Violet is for vision, the wisdom of spirit. Interconnected Christ, you are our Wisdom, creating and sustaining the universe. Free us from isolation and grant us the grace of interdependence. With the violet stripe in the rainbow, connect us with others and with the whole creation.
Rainbow colors come together to make one light, the crown of universal consciousness. Hybrid and All-Encompassing Christ, you are our Crown, both human and divine. Free us from rigid categories and grant us the grace of interwoven identities. With the rainbow, lead us beyond black-and-white thinking to experience the whole spectrum of life.
Rainbow Christ, you light up the world. You make rainbows as a promise to support all life on earth. In the rainbow space, we can see all the hidden connections between sexualities, genders and races. Like the rainbow, may we embody all the colors of the world! Amen.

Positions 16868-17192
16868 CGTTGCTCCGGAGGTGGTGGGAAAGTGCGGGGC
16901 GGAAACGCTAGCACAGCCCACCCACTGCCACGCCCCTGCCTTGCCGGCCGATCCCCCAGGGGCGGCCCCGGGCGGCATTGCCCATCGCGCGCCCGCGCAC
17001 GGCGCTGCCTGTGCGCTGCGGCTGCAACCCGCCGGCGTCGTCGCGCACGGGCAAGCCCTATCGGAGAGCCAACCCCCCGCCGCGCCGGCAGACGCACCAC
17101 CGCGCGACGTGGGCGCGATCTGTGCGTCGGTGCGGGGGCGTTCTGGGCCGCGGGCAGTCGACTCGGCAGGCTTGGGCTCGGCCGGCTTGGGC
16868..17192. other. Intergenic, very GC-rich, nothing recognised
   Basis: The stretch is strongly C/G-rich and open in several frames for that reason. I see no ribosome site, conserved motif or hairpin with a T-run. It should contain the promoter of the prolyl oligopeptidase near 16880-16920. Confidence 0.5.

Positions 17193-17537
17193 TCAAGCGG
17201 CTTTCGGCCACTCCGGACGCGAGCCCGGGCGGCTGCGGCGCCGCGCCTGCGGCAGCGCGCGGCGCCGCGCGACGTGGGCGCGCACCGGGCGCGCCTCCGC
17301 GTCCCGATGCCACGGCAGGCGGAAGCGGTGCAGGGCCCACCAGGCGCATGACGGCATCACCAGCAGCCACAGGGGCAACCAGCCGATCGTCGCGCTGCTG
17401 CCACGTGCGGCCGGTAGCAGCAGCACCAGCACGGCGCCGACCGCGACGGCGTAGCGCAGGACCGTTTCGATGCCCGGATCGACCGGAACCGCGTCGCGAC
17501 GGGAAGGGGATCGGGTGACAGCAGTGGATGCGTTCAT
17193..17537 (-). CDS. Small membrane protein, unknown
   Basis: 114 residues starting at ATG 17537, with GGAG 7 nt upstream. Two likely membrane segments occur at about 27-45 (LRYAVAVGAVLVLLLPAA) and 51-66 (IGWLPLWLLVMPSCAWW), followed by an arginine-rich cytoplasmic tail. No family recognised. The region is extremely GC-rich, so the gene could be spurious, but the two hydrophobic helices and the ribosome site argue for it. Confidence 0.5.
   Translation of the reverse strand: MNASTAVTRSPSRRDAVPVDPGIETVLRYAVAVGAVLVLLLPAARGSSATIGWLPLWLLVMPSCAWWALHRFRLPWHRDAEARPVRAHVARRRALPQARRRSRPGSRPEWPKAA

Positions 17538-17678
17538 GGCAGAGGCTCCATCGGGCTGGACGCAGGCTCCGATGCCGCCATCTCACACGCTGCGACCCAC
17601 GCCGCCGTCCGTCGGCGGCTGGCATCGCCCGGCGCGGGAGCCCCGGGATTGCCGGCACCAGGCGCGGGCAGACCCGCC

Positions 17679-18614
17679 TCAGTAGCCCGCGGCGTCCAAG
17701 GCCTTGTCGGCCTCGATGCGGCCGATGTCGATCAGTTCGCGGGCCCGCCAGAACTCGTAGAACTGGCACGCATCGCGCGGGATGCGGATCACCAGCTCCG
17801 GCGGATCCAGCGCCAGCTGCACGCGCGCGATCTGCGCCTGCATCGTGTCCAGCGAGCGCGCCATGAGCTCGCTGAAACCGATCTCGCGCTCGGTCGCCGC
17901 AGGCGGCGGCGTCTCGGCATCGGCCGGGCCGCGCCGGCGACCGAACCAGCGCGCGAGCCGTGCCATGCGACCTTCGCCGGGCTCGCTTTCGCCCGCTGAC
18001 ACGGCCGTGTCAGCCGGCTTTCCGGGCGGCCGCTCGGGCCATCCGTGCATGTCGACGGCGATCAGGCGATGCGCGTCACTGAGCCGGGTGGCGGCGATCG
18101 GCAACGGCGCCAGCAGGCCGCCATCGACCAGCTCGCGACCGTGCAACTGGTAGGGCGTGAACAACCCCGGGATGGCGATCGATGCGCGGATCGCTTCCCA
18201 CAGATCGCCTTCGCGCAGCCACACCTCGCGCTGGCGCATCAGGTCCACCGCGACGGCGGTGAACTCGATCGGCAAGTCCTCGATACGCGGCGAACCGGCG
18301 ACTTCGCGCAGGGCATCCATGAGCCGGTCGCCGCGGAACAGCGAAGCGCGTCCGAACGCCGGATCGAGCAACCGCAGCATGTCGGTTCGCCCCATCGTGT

I got the idea for the Rainbow Christ Prayer as I reflected on Patrick Cheng's models of the queer Christ. Patrick and I each spent years developing the ideas expressed in the Rainbow Christ Prayer. It incorporates rainbow symbolism from queer culture, from Christian tradition and from the Buddhist/Hindu concept of chakras, the seven colored energy centers of the human body. The prayer is ideal for use when lighting candles in a rainbow candle holder.